Our inter-platform correlation findings are similar to those reported previously by our group and by other groups.
Our SomaScan-immunoassay correlations are similar to correlations reported between two different immunoassays for a single protein target; researchers who compared measurements of a range of 20 biomarkers in two different commercially available Luminex xMap-based immunoassays from different manufacturers observed inter-immunoassay correlations >0.50 for 60% of biomarkers.
Altogether, SomaScan-immunoassay correlations were moderately correlated on average, with improved correlation in high-concentration biomarkers. We observed this trend both across multiple measurements of single biomarkers at two time points, and across different biomarkers found at different physiological levels. Biomarker-disease associations corresponded well between platforms, with few significantly different ORs per biomarker doubling, even among low-correlation aptamers (rs < 0.5). High-correlation aptamers demonstrated especially similar ORs.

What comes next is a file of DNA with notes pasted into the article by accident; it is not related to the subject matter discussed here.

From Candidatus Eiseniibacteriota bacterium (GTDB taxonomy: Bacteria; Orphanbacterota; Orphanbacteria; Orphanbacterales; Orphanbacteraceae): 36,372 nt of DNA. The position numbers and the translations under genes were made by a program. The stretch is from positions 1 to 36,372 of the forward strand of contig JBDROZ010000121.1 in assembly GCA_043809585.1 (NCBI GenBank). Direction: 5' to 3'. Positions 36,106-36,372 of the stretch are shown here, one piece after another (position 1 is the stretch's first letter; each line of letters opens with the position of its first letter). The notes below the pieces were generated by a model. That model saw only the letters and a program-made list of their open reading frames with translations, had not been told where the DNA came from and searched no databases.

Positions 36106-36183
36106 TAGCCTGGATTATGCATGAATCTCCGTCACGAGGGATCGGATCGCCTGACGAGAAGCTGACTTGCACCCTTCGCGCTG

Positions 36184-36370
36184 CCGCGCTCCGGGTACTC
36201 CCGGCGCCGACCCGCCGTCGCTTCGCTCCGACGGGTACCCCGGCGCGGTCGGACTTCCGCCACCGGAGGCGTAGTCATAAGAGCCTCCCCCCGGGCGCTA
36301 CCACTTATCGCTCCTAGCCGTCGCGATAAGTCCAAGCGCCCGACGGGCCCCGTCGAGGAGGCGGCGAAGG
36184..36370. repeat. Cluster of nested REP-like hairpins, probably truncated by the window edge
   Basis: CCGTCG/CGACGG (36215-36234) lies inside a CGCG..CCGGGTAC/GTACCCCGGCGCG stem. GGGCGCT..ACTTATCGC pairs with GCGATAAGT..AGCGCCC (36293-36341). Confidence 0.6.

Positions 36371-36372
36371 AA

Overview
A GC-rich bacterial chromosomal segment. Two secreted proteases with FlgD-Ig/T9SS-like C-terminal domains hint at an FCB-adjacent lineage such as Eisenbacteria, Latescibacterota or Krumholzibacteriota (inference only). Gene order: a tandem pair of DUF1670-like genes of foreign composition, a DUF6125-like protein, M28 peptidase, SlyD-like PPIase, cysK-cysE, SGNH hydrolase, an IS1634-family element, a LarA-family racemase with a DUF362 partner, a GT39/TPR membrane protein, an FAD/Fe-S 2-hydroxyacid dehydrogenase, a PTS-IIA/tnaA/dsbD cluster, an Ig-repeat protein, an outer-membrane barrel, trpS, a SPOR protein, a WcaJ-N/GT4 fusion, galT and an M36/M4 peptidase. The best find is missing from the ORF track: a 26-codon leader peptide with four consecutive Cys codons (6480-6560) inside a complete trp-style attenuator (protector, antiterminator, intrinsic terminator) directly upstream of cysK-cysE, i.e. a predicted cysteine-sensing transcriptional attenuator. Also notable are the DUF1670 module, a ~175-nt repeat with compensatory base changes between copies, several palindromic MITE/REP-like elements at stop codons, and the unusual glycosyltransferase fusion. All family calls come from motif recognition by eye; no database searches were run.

Another novel part of our investigation is the characterization of the correlation between measured differences between preoperative and postoperative time points. We observe that these correlations have a comparable distribution to correlations of preoperative samples, lending confidence to inter-platform operability of high-correlation aptamer-immunoassay pairs across diverse physiological conditions. Greater biosample protein abundance for specific biomarkers can give investigators further confidence in inter-platform operability. We found that both inter-platform correlations and inter-platform AKI OR concordance improved in samples with higher biomarker concentrations. We observed this increase in inter-platform concordance not only in postoperative samples with significant increases in protein levels vs preoperative samples, but also when comparing the 30 different biomarkers in the study. Biomarkers with greater endogenous concentrations (eg, cystatin C, as opposed to IL-10) as measured by immunoassays tended to have greater inter-platform correlations and more concordant AKI ORs. This observation was unexpected, as one of our preconceptions was that so long as our measurements were within the limits of detection and linearity range of our assays, we should see comparable accuracy among immunoassays. This observation could be in part due to reduced variability in either assay platform at greater protein concentrations as measurements enter a range of the immunoassay and/or aptamer-based platform with improved assay accuracy and linearity.